Ataxia may progress to the point at which a patient can no longer be independent in the activities of daily living (ADL’s),and the family may no longer be able to provide the needed care. A patient can receive services in the home from various health care professionals from a home health organization. A doctor’s order is necessary to initiate the process of identifying a need for the health care professionals and to bill the services to the health care insurance company or Medicare. An initial evaluation of the following ADL’s is required to measure a need for Home Health Care: dressing, bathing, feeding, toileting and transferring. Typically the need for assistance with three of the five activities will satisfy the requirements for benefits. However, these services are can only be provided for a limited time.
Hospice and Palliative Care
The World Health Evaluation (WHO) defines palliative care as the active total care of patients whose disease does not respond to curative treatment. Its goal is to achieve the best possible quality of life for the patients and their families. It addresses the control of pain and other symptoms in addition to any psychological, social and spiritual issues. For patients with advanced stages of the life-threatening forms of Ataxia, palliative care in the home or in a nursing home can be provided by a hospice program. In order to obtain care from a hospice, a patient must have a doctor’s referral indicating that the life expectancy of six months or less if the disease runs its “normal” course. The hospice may also require a signed statement from the patient and doctor which includes a DNR (Do Not Resuscitate) order. Hospice is covered by most private medical insurance policies and is part of the Medicare part A and Medicaid plans. Referrals and resources are available upon request.
Occupational therapy evaluation is available as needed: the objective is to assess the motor status, presence and level of pain, present functional abilities and difficulties, and occupational performances. This is best achieved by interviewing the patient, family members, and caregiver, information about home, bathroom layout.
Providing devices that are applied to a part of the body to correct deformity, improve function, or relieve symptoms of the disease. An orthosis is an externally applied device which supports or assists the musculo-neuro-skeletal system. Gait evaluation, treatment recommendation and device fitting can be arranged in clinic at the time of your visit.
As movement specialists, the objective in PT is to identify and maximize movement potential, within the spheres of promotion, prevention, treatment and rehabilitation. It involves the interaction between physical clients, families and care givers, in a process of assessing movement potential and in establishing agreed upon goals and objectives using knowledge and skills unique to physical therapists.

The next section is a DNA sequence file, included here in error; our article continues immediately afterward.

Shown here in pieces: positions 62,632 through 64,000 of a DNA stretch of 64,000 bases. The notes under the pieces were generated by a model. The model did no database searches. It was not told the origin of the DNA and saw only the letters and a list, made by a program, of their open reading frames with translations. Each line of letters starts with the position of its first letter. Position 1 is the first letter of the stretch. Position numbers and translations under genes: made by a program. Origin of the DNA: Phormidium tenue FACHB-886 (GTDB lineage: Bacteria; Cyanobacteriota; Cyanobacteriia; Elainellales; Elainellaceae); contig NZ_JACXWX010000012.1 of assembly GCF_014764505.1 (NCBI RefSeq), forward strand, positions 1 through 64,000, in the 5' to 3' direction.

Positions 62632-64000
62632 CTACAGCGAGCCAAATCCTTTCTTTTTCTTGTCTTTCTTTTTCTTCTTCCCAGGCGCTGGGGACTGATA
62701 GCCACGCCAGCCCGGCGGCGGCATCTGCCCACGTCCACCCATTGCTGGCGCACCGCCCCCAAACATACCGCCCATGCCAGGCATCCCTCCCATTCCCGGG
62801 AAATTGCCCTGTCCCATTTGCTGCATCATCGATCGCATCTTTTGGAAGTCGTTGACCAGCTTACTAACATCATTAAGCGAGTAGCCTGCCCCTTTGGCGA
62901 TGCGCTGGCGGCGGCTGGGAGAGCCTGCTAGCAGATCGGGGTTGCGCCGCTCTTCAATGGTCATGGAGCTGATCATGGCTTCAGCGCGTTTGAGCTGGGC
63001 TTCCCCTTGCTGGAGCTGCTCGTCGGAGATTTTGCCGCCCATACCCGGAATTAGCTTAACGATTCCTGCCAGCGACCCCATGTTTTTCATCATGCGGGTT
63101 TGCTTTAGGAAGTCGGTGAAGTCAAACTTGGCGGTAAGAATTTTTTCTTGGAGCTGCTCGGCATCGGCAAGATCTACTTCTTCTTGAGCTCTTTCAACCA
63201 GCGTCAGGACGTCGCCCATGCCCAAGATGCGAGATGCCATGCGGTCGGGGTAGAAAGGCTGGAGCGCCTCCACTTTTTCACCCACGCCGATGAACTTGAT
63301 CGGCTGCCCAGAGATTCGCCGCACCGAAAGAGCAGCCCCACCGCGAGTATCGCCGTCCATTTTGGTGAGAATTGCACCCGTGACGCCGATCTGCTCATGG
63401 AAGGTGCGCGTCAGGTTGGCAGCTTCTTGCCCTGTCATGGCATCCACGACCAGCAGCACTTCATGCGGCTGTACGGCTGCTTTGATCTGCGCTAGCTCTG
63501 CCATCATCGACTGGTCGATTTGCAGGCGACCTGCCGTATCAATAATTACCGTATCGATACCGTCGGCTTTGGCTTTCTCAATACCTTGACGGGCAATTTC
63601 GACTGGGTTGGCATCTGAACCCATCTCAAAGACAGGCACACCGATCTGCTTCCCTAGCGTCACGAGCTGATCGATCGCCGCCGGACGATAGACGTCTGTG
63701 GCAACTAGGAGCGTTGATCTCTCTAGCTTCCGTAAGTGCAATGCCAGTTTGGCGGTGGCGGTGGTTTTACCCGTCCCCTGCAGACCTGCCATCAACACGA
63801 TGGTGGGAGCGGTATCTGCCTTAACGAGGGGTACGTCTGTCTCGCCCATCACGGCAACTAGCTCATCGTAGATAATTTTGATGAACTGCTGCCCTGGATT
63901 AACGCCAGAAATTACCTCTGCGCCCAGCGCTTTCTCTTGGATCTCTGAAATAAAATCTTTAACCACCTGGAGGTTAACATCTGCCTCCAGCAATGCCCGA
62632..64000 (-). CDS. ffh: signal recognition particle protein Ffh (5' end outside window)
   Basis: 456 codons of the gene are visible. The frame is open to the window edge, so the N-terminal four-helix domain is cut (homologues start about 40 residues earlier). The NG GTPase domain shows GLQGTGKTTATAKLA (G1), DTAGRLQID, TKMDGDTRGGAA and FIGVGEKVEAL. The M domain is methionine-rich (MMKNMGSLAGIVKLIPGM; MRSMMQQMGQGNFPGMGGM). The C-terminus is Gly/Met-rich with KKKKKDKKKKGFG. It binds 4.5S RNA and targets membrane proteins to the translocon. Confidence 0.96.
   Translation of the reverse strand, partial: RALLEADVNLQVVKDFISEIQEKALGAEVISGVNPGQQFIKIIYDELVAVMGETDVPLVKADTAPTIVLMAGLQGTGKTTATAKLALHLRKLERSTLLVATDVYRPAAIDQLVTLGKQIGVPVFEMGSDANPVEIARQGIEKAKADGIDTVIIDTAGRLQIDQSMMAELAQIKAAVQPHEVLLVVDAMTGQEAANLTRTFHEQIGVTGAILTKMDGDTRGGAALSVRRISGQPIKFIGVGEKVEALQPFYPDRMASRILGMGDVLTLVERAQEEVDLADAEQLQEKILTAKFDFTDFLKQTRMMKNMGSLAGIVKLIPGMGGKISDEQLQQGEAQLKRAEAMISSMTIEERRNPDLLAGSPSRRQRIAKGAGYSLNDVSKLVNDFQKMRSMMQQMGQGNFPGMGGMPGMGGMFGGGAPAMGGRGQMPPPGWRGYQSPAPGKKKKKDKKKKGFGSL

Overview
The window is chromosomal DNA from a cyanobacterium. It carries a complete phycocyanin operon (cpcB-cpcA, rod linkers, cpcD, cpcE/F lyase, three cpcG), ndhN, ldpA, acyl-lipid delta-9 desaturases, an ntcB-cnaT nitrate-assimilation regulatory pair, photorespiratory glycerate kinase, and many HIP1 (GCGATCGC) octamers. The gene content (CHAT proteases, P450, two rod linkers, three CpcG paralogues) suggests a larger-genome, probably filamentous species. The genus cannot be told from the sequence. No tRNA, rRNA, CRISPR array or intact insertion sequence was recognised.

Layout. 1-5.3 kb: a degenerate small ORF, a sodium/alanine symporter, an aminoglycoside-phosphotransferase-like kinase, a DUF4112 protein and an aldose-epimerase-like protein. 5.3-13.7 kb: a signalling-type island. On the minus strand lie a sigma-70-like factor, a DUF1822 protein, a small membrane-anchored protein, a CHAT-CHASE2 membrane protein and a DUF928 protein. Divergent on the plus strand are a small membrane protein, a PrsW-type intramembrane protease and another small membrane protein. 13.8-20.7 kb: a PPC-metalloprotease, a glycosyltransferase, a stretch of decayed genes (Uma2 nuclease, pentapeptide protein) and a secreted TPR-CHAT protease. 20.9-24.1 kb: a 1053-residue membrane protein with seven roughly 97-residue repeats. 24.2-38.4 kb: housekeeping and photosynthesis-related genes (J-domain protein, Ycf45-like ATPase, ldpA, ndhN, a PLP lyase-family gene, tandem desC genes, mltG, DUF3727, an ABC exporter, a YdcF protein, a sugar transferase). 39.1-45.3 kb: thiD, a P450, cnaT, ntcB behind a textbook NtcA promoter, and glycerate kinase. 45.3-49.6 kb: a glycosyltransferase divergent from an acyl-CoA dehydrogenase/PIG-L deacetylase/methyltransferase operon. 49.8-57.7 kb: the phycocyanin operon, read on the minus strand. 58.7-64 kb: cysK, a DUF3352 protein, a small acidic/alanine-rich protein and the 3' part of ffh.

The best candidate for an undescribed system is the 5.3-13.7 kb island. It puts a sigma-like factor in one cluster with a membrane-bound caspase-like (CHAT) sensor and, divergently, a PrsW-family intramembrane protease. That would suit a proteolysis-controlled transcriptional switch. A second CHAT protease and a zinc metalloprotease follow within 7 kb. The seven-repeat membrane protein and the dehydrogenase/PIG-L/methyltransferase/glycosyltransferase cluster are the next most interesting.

Sleep disorders and disorders of breathing in sleep of many types occur together with or as a result of many forms of Ataxia. We work closely with the Neurologists in the Sleep Clinic and the University of Chicago Sleep Center to obtain proper diagnosis and management.
Social services are a vital aspect of the Ataxia Center, a resource for families seeking direction identifying alternative sources of payment for medical services and other financial needs. A referral is available upon request.
Speech evaluation for intelligibility and speaking rate has traditionally been measure of presence/severity of dysarthia. Interventions at detectable speech changes are available through speech therapy, available at the Medical Center. A referral to an outside facility such as the Rehabilitation Institute of Chicago can also be made.
The University of Chicago
When walking in public patients with ataxia are sometimes mistaken for having been drinking and being intoxicated. We have found that carrying a letter from the Ataxia Center that explains that the symptoms and signs in ataxia resemble intoxication, but are due to disability. It also requests whether any help that is available could be given to the patient. This letter can be shown to a law officer or your employer should there be some question about your speech, coordination or balance.
To better organize critical patient information, including clinical data, family history information, genetic testing results and contact information, the Ataxia research coordinator maintains a database and registry of ataxia patients and their relatives seen over a 15 year period. This information is stored in a password protected computer file that is approved by the University of Chicago research subjects protection board. This database enables approved researchers to identify patients potentially interested in research studies.